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Dear Abby
Public data on Web site may shed light on man's shady past
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DEAR ABBY: I'm in a relationship with a man I'll call "Dominick," who was arrested a few years back, but he refuses to tell me what he was arrested for. I have two children, and I don't want to continue this relationship if Dominick is a child molester.
    Do you know where I can find out what he did? — UNEASY IN SANFORD, FLA.
    DEAR UNEASY: All you have to do is go to and click on the sexual offender data base link. It's the Florida Department of Law Enforcement (FDLE) Web site, and it contains public-record information on people who have been classified as sexual predators/offenders under Florida law.
    Readers, please note that different states have different laws about what information is made available to the public regarding criminals in this category.
    From the FDLE site, you can link to other state sites and to the National Sex Offender Public Registry at, which is provided by the U.S. Department of Justice.
    However, that this man has refused to divulge the reason for his arrest to you should have already raised a huge red flag. It means he has plenty to hide, and because he's unwilling to be forthcoming, my advice is to invest no more time in him.

    DEAR ABBY: I am 17. I had a dear friend I'll call "Gina." Her father was addicted to drugs and her mother died when she was young. Gina had nowhere to live because of certain things that were going on in her life, so I talked to my parents and they agreed she could live in our home. We took her in and treated her like a family member.
    After living here for a month, Gina did something horrible. She had sex with a boy I'll call "Jesse." He was my first love and meant the world to me. Jesse and I were together for two years, on and off, and it was right after we had broken up that Gina lied to my face about what happened with him. She couldn't even own up to it. I heard it from one of my other good friends.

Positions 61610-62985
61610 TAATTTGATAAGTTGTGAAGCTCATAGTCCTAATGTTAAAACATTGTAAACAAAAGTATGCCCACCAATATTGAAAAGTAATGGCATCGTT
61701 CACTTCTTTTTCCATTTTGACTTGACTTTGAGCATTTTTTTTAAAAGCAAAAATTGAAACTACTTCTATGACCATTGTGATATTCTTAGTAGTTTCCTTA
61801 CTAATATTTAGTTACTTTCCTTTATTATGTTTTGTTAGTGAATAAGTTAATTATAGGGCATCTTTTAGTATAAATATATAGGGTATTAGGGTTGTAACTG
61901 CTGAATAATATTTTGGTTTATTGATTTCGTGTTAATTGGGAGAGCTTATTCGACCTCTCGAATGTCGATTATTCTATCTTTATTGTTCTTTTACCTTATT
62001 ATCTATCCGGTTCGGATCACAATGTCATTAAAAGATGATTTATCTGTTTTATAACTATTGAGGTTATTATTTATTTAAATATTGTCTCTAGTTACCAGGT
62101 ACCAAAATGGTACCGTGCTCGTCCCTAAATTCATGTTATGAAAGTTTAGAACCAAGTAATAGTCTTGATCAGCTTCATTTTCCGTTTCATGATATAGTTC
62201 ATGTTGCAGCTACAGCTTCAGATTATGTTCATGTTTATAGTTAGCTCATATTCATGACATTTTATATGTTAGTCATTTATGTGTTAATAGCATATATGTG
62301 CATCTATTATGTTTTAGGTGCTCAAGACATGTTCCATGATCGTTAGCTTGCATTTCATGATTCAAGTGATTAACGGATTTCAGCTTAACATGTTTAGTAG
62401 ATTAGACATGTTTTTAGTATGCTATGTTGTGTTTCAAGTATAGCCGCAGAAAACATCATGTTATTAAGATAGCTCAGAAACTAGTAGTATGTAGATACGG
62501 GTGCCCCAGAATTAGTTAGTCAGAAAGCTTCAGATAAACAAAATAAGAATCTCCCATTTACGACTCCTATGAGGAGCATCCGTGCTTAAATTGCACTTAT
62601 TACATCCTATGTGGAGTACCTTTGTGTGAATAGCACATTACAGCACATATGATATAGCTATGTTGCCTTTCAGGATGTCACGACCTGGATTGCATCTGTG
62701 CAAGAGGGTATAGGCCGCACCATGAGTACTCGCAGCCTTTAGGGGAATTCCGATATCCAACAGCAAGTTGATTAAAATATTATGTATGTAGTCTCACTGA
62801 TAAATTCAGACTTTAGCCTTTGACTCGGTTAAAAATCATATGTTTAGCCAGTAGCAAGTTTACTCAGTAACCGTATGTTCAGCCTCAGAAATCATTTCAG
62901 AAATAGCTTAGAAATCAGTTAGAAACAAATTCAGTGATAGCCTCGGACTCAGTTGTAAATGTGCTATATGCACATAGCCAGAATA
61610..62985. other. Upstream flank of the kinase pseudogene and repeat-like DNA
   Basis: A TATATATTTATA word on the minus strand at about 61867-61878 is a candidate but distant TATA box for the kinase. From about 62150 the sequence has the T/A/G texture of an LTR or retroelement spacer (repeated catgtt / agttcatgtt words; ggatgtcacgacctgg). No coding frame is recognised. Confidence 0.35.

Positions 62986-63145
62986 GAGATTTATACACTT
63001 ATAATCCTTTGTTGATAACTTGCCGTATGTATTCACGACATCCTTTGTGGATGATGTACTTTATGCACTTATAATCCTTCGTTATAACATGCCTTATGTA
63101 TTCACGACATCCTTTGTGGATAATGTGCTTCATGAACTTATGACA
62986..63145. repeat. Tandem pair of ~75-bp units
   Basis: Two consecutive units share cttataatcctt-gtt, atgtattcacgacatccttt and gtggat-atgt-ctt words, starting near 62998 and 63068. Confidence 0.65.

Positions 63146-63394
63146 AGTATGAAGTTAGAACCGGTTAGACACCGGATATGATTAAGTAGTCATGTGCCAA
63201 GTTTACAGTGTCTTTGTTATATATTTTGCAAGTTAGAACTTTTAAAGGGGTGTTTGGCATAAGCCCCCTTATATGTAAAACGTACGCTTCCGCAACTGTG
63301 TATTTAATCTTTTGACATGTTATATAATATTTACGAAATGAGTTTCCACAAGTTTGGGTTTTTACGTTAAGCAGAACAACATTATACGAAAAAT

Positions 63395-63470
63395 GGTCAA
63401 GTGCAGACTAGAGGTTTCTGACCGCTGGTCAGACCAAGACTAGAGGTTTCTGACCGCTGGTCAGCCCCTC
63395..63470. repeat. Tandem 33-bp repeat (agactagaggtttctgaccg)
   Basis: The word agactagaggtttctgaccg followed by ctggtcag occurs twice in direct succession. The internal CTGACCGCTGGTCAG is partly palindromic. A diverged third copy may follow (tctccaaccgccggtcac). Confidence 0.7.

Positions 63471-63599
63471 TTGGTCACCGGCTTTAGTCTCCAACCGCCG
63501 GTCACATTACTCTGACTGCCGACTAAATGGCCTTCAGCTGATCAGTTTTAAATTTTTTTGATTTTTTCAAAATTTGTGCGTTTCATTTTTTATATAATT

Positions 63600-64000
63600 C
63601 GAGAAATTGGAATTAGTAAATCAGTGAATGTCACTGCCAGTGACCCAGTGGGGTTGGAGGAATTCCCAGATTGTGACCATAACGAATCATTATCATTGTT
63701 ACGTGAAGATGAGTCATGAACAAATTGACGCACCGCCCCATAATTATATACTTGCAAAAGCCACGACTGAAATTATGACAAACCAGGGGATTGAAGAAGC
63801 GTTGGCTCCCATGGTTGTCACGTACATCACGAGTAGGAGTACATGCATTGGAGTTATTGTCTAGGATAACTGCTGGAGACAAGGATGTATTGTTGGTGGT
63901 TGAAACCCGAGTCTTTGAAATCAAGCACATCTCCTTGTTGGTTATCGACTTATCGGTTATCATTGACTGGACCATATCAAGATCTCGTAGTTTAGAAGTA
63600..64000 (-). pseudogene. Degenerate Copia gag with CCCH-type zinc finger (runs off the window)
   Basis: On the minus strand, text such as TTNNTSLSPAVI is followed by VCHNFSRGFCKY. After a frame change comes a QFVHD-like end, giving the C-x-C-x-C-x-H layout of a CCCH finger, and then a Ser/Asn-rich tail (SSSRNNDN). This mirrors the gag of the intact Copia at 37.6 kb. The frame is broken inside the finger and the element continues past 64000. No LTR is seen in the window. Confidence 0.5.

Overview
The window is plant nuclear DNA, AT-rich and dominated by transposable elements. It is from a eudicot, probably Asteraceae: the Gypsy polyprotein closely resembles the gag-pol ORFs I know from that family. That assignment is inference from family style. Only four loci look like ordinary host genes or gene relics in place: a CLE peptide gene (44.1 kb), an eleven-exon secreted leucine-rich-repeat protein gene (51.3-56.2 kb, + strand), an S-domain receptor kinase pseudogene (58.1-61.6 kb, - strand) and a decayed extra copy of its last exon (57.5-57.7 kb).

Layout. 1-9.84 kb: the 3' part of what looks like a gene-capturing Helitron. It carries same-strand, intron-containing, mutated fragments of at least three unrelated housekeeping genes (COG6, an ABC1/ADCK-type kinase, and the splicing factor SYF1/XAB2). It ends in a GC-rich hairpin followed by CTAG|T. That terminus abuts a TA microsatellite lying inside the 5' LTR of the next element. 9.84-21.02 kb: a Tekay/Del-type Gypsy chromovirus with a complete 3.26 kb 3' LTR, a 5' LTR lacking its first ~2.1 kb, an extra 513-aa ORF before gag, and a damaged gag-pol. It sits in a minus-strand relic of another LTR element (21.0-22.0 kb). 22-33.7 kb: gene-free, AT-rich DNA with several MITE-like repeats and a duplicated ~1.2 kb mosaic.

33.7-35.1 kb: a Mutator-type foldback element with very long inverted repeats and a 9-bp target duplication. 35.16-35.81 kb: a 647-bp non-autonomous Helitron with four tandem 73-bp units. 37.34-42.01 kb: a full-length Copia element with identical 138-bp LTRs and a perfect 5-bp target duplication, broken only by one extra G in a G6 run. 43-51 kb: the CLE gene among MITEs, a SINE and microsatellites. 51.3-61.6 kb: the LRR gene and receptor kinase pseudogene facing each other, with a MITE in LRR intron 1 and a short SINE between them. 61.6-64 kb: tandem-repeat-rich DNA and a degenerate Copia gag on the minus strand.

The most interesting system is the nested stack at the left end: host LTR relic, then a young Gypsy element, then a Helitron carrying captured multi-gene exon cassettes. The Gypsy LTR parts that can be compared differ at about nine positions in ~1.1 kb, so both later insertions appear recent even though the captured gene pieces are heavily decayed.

Abby, my family accepted Gina as one of our own. We clothed her, fed her, gave her a place to stay and comforted her through all her troubles. I don't know what to do. Pretend like nothing happened? She hurt me very badly, and everyone I tell this story to seems to think I should break off the friendship for good. I miss her company, but she really hurt me. Should I forgive her? — BURNED IN BROOKLYN
    DEAR BURNED: Gina may have lied because she was ashamed of what happened. I see no reason to pretend that nothing happened. However, whether you forgive Gina would depend on something you left out of your letter. Because this happened "right after" you and Jesse broke up, is it possible he used her to punish you? And who spread the story around? Was it Gina, or was it Jesse bragging about his latest conquest?
    You need to be able to tell Gina how much her fling hurt you. She used extremely poor judgment under the circumstances to forge ahead with that "romance" while living under your roof. But if Jesse told her it was over between you, I can see why she might have. Forgiveness will depend on the answers you get from Gina, and how much forgiveness you're capable of.
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